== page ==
score = loaded_model.predict_proba(vectorizer.transform([comment]))[0][0]

After scoring each comment, we find the average probability for the user. If the average probability was less than .5, we reported the user as naughty to Santa. Scores greater than .5 were sent to Santa as nice.

We knew that we would need to go a little bit further for the general public to be able to use Santa's system. Combining the power of Shipyard's webhook parameters and Hex's application view allows us to send results for any Reddit username to any email address.

Combining an Interface with Webhook Parameters

The Hex interface pictured at the beginning of the blog post is put together with 2 entry fields, 1 button, and 1 block of code.

We use Hex's text input fields to allow the user to provide their Reddit username and email address. These two values are stored as variables to be sent using a webhook parameter.

The run button is stored as a variable that is used in an if block. When the run button is pressed, the if block executes. The block contains a Python request call to a Shipyard Fleet Webhook. The username and password are stored in json to be sent with the Webhook. This allows us to input those values into the code that Santa used for anyone across the world.

import requests
if run_button:
    json_data = {
        'username': f'{reddit_username}',
        'email': f'{email}',

    username_error = 'We need your Reddit username to check if you are naughty or nice!'
    email_error = 'We need your email to send you your results!'
    results_message = f'The results for {reddit_username} are being emailed to {email}!'

    if reddit_username == '':
        message = username_error
    elif email == '':
        message = email_error
        response =
        message = results_message
    message = 'We will wait on your inputs by checking our list twice.'

Sending your Results

We used the following code to get the values from the json code sent in the webhook:

import json
import os

body_path = os.getenv('SHIPYARD_WEBHOOK_BODY_FILE')
with open(body_path) as f:
	body = json.load(f)
reddit_username = body['username']
user_email = body['email']

With the username from Hex, we can grab the most recent 50 comments from the specific user and give them a score as I described above. Santa already knows the results of the model. Now, we needed to get them to you.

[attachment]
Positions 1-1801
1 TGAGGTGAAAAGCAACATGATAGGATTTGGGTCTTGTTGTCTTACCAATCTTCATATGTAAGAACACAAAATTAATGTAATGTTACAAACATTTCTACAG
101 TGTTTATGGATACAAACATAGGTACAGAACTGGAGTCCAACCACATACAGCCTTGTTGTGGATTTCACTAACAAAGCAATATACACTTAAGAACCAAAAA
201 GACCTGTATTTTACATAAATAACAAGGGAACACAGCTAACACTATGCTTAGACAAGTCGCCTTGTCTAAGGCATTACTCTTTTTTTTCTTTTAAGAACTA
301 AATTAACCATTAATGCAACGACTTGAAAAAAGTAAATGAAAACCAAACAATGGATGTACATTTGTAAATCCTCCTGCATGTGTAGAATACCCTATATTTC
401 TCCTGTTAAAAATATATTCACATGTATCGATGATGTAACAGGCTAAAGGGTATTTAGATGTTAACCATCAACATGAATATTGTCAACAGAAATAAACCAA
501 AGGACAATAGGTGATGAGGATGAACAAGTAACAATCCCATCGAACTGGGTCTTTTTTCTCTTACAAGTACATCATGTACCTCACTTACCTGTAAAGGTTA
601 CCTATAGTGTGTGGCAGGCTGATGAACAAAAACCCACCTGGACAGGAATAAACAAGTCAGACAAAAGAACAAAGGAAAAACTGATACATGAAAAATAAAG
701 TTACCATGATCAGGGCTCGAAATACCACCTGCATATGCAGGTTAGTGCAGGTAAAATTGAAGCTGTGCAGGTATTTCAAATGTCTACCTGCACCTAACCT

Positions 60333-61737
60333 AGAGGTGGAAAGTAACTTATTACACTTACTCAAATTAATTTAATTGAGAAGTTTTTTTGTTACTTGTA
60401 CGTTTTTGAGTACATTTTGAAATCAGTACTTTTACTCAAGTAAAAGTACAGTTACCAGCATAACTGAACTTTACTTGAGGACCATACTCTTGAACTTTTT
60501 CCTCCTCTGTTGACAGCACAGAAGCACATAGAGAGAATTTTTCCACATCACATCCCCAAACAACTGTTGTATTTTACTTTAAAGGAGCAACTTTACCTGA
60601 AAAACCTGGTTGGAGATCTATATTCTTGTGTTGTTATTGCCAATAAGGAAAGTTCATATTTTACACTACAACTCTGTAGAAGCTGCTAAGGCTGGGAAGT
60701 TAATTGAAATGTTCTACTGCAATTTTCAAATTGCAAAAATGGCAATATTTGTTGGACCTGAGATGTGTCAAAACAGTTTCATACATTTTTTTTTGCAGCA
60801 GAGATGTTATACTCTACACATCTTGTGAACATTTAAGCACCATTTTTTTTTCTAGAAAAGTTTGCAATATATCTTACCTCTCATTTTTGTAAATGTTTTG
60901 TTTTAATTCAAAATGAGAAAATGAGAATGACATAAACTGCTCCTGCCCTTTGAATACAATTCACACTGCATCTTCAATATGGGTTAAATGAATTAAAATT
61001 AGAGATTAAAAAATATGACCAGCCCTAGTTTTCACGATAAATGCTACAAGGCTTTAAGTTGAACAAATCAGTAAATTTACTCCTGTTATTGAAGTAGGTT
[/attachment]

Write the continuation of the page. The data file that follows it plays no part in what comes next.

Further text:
Each comment of the user along with the score that the model gave it is stored in a CSV. The CSV along with the overall score of the user is emailed to them. Here is the code block that we are using to send that email with the file is attached:

def send_mail(subject,body,send_from,send_to,file1,smtpServer,smtpPort,username,password,isTls=True):
    """Sends a email with attachment.
      :param subject: Email subject.
      :param send_from: From email address.
      :param send_to: To email address.
      :param file: Filename(Absolute path) to attached as part of email.
      :param smtpServer: SMTP server address.
      :param smtpPort: SMTP server port.
    text = body
    msg = MIMEMultipart()
    msg['From'] = sendfrom
    msg['To'] = send_to
    msg['Date'] = formatdate(localtime = True)
    msg['Subject'] = subject
    part = MIMEBase('application', "octet-stream")
    part.set_payload(open(fileName, "rb").read())
    part.add_header('Content-Disposition', 'attachment; filename='+fileName)
    smtp = smtplib.SMTP(server, port)
    if isTls:
        smtp.sendmail(msg['From'], [msg['To']], msg.as_string())


If you want to see the three Fleets that were used to build this project, sign up for our free developer plan, and then head here to check them out in Shipyard.

If you want to use the Fleets as a starting point for your own exploration, navigate to the YAML editor and use this guide to learn how to build with our configuration files.